First, the bad news: The Kingfish Pub (5227 Claremont Ave., Oakland), a beloved dive bar in Temescal, is going to have to move in order to make way for a new condominium complex.
The good news: The pub’s owners have already found a new home for the tiny, 92-year-old bait-shop-turned-watering-hole, practically right across the street. Later this year, they hope to move the Kingfish — to literally pick the whole building up and set it down at the new site. If all goes according to plan, the new Kingfish will be the same as the old — the same green paint job, shack-like exterior, oversized 7-Up sign, and happy customers.
Talk of demolishing the Kingfish in order to make way for condos has been going on for years, but the project was waylaid due to the down economy. Now, the owners of the property have sold it to developers who are moving forward with the plan, and they’ve given the pub their ten-month notice.
Owners Mike Bowler and Emil Peinert — two longtime bar patrons who took over the Kingfish’s lease in 2009, saving the pub from being lost to history a first time — hope the proposed move will save it again. They’ve agreed on terms to purchase an unused building at 5239 Telegraph Avenue, a former Ethiopian restaurant located next door to the Tool Lending Library. The plan, Bowler said, is to tear down the restaurant and put the Kingfish in its place. There should even be enough room to add a small patio in back.
Bowler and Peinert said they hope to complete the move sometime in the fall. In the meantime, the Kingfish will remain open at its current spot.
All of this is pending city approval, of course. As daunting as the idea of picking up an entire building and moving it sounds, Peinert said that will be the easy part. “The red tape is probably actually more challenging than the physical process,” he said.
Because of the Kingfish’s designation as a historical building, Peinert expects that he and Bowler won’t be required to make extensive upgrades before they reopen the pub. They’ll add an ADA-compliant bathroom and make a few safety improvements, but otherwise the building will remain largely unchanged.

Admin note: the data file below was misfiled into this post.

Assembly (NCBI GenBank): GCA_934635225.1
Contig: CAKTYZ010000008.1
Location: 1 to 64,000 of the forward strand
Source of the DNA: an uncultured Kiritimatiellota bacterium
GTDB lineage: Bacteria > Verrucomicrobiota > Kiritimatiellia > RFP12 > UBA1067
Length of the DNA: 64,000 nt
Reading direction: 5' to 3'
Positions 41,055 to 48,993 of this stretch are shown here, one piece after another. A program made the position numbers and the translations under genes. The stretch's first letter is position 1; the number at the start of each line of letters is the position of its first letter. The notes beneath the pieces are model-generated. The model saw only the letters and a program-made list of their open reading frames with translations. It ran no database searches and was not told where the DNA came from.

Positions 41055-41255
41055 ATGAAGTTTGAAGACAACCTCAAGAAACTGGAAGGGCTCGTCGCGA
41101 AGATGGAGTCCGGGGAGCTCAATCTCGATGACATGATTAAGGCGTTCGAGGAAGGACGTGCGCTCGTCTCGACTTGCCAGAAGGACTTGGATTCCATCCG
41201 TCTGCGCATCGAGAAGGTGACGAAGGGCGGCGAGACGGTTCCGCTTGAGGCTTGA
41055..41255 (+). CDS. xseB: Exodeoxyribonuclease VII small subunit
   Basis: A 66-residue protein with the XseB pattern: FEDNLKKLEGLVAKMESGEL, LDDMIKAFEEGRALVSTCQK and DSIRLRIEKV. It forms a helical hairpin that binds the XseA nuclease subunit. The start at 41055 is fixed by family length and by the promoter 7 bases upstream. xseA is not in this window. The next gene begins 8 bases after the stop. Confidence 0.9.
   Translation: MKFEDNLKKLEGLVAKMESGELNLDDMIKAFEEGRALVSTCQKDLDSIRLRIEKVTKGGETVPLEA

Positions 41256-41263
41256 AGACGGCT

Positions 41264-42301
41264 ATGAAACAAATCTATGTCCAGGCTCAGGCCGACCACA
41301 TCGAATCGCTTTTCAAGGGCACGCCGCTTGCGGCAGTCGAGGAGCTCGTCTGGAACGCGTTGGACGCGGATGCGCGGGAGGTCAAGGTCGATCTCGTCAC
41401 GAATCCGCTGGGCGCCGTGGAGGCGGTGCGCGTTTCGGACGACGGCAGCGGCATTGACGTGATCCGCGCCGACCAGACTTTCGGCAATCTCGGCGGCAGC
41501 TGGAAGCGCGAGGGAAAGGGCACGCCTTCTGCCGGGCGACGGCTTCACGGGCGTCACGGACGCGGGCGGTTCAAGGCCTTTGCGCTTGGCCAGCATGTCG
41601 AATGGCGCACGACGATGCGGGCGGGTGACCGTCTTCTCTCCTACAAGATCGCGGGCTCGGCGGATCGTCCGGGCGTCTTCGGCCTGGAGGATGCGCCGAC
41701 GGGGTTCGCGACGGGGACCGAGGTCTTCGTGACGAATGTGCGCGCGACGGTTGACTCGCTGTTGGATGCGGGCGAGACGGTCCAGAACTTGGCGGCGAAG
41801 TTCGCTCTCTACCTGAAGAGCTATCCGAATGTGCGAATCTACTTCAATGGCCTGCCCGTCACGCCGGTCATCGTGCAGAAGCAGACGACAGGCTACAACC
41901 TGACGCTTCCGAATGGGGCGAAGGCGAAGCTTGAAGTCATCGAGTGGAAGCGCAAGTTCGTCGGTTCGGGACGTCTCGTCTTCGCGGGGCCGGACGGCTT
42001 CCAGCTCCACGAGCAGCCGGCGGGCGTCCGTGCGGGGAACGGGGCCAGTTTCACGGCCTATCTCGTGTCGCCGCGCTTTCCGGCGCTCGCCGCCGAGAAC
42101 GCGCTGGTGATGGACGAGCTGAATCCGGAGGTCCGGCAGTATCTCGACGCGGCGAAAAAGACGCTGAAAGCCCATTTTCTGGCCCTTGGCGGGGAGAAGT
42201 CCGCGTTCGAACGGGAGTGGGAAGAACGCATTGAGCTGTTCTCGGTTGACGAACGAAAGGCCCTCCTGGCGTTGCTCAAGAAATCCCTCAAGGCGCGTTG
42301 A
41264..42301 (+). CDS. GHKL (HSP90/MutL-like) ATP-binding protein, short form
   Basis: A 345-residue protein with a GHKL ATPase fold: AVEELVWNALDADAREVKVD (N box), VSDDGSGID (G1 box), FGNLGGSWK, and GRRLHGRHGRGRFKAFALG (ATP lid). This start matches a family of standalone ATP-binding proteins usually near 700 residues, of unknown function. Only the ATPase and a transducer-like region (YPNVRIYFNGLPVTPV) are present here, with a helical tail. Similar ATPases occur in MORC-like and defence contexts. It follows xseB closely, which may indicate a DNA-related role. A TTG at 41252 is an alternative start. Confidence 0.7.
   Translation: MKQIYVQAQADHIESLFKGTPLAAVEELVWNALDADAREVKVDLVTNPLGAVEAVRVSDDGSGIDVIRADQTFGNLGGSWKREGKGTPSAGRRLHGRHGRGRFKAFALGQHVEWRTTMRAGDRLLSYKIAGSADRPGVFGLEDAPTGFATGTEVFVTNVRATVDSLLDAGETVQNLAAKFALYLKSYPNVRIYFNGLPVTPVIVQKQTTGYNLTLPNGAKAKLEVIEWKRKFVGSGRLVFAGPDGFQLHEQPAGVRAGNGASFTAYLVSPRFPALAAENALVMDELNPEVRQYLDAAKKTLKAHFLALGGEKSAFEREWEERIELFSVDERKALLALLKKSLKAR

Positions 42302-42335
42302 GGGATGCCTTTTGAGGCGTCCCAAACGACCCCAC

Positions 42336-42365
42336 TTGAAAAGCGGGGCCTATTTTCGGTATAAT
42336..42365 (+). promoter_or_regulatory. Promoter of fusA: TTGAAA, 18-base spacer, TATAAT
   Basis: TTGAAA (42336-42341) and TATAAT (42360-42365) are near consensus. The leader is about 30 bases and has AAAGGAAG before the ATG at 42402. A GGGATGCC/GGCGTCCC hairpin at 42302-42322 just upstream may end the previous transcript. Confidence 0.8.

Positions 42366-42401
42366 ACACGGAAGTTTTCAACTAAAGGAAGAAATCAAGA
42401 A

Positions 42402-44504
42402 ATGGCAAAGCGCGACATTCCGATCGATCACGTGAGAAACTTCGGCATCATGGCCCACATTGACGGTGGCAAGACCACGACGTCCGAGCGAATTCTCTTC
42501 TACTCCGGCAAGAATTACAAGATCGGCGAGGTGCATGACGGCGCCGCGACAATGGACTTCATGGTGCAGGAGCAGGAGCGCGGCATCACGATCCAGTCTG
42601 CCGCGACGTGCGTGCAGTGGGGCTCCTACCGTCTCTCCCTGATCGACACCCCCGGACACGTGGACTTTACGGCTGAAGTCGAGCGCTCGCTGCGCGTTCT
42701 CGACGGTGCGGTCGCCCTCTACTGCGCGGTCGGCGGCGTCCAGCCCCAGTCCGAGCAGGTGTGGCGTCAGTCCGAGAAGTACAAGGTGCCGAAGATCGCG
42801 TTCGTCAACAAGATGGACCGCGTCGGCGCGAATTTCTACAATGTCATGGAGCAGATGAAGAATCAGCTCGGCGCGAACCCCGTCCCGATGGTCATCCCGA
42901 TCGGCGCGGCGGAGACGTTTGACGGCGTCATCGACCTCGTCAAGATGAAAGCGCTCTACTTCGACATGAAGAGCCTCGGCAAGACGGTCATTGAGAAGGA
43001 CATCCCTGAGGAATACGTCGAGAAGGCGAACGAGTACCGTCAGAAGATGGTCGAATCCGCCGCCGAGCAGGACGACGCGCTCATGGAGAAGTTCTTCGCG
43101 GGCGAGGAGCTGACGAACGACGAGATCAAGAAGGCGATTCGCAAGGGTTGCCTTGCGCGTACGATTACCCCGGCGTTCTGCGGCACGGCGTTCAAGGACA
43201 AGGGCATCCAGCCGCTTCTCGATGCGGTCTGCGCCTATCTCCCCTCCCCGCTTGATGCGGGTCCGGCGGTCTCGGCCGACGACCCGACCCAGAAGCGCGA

For bar regulars, some of whom have been frequenting the Kingfish for decades, that can only be a good thing. “We’re planning on keeping the shack looking like the shack it is,” Bowler said.
Uber for Restaurants
Anyone who’s ever been frustrated while attempting to hail a waiter to pay the bill at the end of a meal might want to try Cover, an app that allows diners to settle their check via smartphone. Eight months after its initial launch in New York, Cover made its Bay Area debut last week, starting with an initial roster of about twenty mostly high-end restaurants, including Daniel Patterson’s three Oakland establishments: Haven, Plum Bar, and the newly revamped Ume.
According to Cover co-founder Mark Egerman, the idea behind the app is to make the process of paying at a restaurant as seamless as possible. “Cover is a way for restaurants to provide the best experience for customers — to take the dining experience and make it feel special,” he said, adding that the service was inspired by the popular car-hailing app Uber.
Like Uber, Cover stores users’ credit card information and a default tip percentage. Once seated at the restaurant, you check in and alert your server that you’re using the app. At the end of the meal, you can sip your coffee or digestif at your leisure, and then simply walk away.
Your credit card gets charged automatically, and you never even look at an itemized check. (This, of course, also means you’re trusting the restaurant to get the bill right.) For group diners, the app will split the check — evenly by default, though you can adjust those settings.
Egerman stressed that, unlike Uber, Cover isn’t a “luxury product,” and diners don’t pay anything for the service. Instead, the company makes money by charging the restaurants a percentage fee that’s comparable to the processing fees they’d otherwise have to pay to the credit card companies. In an email, Patterson said Cover integrated seamlessly into his restaurants’ existing payment systems.
Cover is one of a handful of mobile-payment systems currently vying to make inroads in the Bay Area. Other contenders include Tabbed Out, which has less of a fine-dining focus, and the online-reservations behemoth OpenTable, which is piloting a payment app of its own.
A Mexican restaurant called Los Cilantros has opened inside La Peña Cultural Center (3105 Shattuck Ave., Berkeley), Inside Scoop reported. Chef-owner Dilsa Lugo, a longtime caterer, was able to open the restaurant with the help of La Cocina, the San Francisco-based food-business incubator. The breakfast menu, which includes quesadillas estilo tres marias (fried breakfast quesadillas stuffed with green peppers and Oaxacan cheese) and molletes (toasted Acme bread covered with refried beans and other toppings), looks especially interesting. Current hours are 8 a.m. to 2 p.m., Tuesday through Sunday.